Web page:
Les Sillars – Monsters and redemption

MEGAN BASHAM, HOST: Today is Tuesday, September 15th. Good morning! This is The World and Everything in It from listener-supported WORLD Radio. I’m Megan Basham.

MARY REICHARD, HOST: And I’m Mary Reichard. The brutal commander of a prison during the Khmer Rouge’s communist rule over Cambodia died earlier this month. Kaing Guek Eav was 77. He was serving a life sentence for crimes against humanity. 

His death prompted WORLD commentator Les Sillars to ponder monsters and repentance.

LES SILLARS, COMMENTATOR: His revolutionary name was Comrade Duch. Of all the evil things the Khmer Rouge did in Cambodia between 1975 and 1979, Comrade Duch operated the most horrific: a prison called Tuol Sleng, codenamed S-21.

His guards tortured and executed about 15,000. I’ve visited S-21, seen the rooms with white and beige checkerboard-tile floors containing whips, clubs, hooks, and electric wires. Guards worked over the screaming prisoners and then made them sit at a desk and scribble out confessions.

Duch reviewed each confession, made notations in the margins, and sent it back for another round of torture. The regime was hunting traitors and Duch wanted names.

AUDIO: S-21 Nath [Khmer voice]

In a documentary called S-21: Khmer Rouge Killing Machine, one former prisoner admitted that he denounced 60 people to save himself. He says, “They beat me so badly, Nath, I couldn’t take it. I said anything. I named everyone.”

Sometimes a confession went through many drafts before Duch was satisfied. Then the prisoner was trucked away, clubbed to death, and dumped into a mass grave.

After the Khmer Rouge fell in 1979, Duch fled to the Cambodian jungles. In 1999 he was recognized and soon after surrendered. In 2012, he was sentenced to life in prison.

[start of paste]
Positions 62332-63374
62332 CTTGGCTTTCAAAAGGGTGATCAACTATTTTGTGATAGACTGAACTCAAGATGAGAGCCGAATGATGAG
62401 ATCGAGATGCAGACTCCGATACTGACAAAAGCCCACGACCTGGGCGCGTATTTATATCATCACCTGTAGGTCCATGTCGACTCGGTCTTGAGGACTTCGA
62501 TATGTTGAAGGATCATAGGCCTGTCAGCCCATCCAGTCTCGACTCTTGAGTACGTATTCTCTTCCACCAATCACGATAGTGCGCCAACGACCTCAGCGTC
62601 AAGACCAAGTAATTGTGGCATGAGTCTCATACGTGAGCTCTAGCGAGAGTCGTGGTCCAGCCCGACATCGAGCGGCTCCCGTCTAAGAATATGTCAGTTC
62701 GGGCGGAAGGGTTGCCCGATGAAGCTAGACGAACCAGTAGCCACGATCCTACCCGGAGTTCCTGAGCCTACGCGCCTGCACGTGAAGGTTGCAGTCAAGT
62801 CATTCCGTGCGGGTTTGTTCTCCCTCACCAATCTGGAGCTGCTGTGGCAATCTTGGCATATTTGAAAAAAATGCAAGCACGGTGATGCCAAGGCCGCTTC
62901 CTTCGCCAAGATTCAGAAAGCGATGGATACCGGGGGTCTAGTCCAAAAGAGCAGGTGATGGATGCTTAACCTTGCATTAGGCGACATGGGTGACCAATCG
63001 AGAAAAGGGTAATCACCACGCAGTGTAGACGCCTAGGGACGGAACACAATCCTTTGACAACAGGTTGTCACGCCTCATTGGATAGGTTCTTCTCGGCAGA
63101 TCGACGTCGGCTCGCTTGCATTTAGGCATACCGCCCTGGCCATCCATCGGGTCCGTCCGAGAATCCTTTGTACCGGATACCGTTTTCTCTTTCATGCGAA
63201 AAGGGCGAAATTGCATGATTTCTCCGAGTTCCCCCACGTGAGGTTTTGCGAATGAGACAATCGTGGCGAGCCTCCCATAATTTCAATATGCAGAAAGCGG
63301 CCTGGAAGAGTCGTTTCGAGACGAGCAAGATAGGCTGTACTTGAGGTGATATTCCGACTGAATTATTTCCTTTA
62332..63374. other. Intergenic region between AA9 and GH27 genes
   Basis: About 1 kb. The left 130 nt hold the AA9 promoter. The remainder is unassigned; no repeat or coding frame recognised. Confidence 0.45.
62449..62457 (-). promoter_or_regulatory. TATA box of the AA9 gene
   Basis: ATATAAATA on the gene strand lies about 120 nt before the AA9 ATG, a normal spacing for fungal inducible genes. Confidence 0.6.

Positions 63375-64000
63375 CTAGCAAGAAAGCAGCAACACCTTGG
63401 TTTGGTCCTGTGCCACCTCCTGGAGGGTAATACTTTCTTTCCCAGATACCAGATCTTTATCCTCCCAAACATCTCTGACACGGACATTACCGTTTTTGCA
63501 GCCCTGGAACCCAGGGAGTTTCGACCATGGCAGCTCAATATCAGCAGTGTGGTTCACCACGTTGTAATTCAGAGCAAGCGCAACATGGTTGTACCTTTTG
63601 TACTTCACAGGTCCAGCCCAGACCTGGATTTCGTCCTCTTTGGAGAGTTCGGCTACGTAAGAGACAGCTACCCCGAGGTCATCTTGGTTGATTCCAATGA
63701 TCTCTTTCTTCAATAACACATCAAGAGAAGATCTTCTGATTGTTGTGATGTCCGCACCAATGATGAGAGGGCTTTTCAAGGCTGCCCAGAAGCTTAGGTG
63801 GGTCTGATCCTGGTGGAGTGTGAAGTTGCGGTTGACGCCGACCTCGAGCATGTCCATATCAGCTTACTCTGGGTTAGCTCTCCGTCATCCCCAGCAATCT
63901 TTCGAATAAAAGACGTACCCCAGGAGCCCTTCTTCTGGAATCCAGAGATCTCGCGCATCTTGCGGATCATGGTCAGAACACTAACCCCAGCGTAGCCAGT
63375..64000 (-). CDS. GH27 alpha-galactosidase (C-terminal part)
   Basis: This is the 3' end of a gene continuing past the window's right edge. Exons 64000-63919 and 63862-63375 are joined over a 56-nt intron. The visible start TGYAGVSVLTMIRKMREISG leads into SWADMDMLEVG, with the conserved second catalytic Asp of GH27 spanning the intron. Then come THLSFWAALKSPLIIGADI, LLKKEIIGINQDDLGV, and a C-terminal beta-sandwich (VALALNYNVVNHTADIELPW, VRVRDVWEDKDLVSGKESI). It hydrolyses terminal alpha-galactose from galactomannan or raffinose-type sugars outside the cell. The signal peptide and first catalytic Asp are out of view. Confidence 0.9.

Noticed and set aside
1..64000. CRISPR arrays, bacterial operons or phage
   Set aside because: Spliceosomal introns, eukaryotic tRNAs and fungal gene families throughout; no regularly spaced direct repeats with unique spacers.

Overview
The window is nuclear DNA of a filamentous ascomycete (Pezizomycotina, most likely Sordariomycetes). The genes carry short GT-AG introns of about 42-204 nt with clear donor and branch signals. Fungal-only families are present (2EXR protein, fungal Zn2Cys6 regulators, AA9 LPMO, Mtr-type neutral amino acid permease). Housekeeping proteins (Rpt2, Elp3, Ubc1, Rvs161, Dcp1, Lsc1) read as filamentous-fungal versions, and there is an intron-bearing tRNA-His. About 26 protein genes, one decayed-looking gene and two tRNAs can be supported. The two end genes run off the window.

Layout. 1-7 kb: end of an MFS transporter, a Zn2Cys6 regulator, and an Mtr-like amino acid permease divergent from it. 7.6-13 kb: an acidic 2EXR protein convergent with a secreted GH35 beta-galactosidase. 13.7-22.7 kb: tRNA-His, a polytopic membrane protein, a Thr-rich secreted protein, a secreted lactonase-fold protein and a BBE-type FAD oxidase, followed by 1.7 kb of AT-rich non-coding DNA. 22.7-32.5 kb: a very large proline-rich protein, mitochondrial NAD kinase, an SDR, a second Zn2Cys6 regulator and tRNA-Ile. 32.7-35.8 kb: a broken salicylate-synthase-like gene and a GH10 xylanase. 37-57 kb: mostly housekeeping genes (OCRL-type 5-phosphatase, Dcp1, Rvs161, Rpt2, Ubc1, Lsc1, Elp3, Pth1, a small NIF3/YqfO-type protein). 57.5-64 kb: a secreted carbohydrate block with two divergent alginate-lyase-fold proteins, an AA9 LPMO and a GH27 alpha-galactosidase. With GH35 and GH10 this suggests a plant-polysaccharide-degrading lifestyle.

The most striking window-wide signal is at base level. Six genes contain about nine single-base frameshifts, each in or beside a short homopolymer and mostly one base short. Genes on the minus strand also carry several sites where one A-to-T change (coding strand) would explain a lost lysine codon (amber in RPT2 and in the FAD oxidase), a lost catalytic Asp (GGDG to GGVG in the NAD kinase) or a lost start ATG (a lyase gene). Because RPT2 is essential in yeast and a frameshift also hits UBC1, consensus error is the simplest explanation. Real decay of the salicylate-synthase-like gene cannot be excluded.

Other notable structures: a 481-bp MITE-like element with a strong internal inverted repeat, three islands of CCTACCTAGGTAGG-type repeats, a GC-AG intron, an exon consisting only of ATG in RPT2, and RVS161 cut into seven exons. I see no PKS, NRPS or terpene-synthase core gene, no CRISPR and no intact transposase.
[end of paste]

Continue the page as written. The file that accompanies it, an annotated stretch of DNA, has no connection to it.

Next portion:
A French journalist named François Bizot testified during one of Duch’s hearings in 2009. He had been Duch’s prisoner some years before the Khmer Rouge set up S-21. They developed a strange kind of intimacy. At the time Bizot saw himself and his friends in Duch: a Marxist and a decent man. What’s more,

BIZOT: Interpreter: I considered that I was on the right side of humankind and there were monsters and, thank heavens, I would never be amongst the ranks of them.

But then Bizot realized that Duch personally beat prisoners. He was shocked.

The idea that anyone is capable of great evil should unsettle us. But those surprised by the evil found in human hearts don’t yet know themselves. And those terrified by the discovery don’t yet know the grace of God.

On January 6, 1996, Comrade Duch professed Christ. He planted a church in his village, taught the Bible, and baptized other believers. He was known as a gentle, quiet man.


During his trial he stood up and said—quote—“I would like to confirm that I am morally and legally responsible for the crimes committed at S-21 … I will not make any denial, not a word.” Unquote.

If Duch had tortured my family to death, I admit, I’d question his sincerity. But if the question is, “Can monsters repent?” there can be only one answer. If monsters can’t be redeemed, then nobody can.

I’m Les Sillars.

(Mak Remissa/Pool Photo via AP, File) In this March 30, 2009, file photo, former Khmer Rouge prison commander Kaing Guek Eav, also know as Duch looks on during the first full day of a U.N.-backed tribunal in Phnom Penh, Cambodia.

WORLD Radio transcripts are created on a rush deadline. This text may not be in its final form and may be updated or revised in the future. Accuracy and availability may vary. The authoritative record of WORLD Radio programming is the audio record.

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2 comments on Les Sillars – Monsters and redemption

  1. Michelle says:

    I’m trying to follow the timeline: in ’79 Duch fled, in ’96 he converted and started a church, in ’99 he was recognized and captured, 2009 Bizot testified against him, 2012 Duch was sentenced. Is this correct?

  2. l Sharkey says:

    ‘there is none righteous’…

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